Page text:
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Isaac Asimov wrote intriguing stories, but perhaps what will last even beyond those tales is his notion of The Laws of Robotics.

His original three laws are quoted here, from I, Robot.

First Law: A robot may not injure a human being, or through inaction allow a human being to come to harm.

Second Law: A robot must obey the orders given it by human beings except where such orders would conflict with the First Law.

Third Law: A robot must protect its own existence as long as such protection does not conflict with the First or Second Law.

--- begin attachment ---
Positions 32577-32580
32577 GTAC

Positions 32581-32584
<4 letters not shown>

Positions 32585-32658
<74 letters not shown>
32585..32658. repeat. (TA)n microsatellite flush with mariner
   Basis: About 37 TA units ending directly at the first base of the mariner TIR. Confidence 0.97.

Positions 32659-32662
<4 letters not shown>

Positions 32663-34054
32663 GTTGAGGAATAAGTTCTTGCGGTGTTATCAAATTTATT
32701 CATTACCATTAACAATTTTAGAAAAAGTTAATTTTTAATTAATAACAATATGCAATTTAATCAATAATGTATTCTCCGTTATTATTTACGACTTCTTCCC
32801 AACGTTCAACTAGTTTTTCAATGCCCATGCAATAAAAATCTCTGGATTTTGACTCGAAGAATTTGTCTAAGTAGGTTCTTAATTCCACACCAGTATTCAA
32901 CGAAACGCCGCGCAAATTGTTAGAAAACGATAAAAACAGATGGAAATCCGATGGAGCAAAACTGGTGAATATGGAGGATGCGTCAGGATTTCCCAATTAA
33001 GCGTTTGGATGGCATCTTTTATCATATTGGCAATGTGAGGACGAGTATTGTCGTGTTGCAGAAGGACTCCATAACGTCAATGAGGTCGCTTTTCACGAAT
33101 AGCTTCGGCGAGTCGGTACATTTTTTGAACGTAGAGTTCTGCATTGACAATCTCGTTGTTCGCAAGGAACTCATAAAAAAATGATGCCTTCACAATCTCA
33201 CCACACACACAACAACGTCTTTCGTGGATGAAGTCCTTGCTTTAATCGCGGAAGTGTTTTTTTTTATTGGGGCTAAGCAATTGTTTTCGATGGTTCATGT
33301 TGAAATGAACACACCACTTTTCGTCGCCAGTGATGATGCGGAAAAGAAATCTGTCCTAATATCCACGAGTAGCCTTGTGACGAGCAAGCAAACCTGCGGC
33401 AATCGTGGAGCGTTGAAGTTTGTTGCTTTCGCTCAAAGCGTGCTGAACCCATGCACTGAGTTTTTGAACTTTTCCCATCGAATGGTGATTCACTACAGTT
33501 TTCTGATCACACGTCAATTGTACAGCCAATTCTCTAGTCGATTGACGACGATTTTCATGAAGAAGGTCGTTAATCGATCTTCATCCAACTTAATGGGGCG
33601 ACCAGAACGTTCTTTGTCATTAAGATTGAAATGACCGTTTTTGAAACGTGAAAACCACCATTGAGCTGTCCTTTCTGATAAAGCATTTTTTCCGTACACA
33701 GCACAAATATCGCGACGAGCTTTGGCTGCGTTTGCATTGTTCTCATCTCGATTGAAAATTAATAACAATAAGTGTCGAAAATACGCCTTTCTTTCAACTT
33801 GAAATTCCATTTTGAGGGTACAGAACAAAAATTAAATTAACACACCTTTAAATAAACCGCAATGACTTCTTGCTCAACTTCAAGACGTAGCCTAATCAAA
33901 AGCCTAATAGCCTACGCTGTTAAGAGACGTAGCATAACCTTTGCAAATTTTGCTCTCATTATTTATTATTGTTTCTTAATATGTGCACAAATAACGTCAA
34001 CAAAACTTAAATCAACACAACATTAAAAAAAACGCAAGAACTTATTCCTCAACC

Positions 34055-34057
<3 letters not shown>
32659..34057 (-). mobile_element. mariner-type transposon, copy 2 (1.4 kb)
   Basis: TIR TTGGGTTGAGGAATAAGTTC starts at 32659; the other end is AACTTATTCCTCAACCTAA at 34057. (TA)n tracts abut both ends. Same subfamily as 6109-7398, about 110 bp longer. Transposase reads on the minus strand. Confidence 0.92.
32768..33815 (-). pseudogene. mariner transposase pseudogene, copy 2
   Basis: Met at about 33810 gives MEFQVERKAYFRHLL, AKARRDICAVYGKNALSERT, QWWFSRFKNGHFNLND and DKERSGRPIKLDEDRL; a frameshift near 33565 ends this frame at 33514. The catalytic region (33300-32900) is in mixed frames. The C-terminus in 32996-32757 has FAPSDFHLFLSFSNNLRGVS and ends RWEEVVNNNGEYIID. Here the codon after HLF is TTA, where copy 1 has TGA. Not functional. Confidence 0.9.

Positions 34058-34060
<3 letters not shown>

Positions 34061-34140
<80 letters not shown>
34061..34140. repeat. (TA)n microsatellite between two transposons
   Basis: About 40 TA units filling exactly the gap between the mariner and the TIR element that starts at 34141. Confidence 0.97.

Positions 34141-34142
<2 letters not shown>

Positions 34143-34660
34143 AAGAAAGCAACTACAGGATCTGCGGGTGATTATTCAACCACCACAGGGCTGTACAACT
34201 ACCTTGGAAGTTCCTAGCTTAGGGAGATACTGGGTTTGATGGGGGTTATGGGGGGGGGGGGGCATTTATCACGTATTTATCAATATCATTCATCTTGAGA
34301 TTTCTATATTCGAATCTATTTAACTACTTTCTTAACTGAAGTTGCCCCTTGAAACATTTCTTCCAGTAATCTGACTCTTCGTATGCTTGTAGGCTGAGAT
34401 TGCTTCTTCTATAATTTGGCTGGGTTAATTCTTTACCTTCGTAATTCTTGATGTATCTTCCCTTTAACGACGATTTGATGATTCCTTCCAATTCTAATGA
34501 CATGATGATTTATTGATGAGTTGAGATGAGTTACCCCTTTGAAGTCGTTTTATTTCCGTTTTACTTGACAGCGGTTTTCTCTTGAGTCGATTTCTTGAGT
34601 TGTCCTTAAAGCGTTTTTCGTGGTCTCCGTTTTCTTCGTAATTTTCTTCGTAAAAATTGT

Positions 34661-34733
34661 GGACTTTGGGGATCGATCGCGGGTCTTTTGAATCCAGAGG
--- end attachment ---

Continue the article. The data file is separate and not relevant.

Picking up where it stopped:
In Robots and Empire, in response to threats from one group of human beings to another, a robot created a Zeroth Law: A robot may not harm humanity, or by inaction allow humanity to come to harm.

While the Second Law applies to machines, the First and Third Laws and the Zeroth Law certainly should apply to human beings, as well―a truth we have been taught all too well to forget, as history shows.

But thanks to writers like Asimov, we can rediscover what has been lost and rise above the entrainments of the past to heights of personal and collective attainment yet to be imagined.

Have you found, in your reading, words to live by?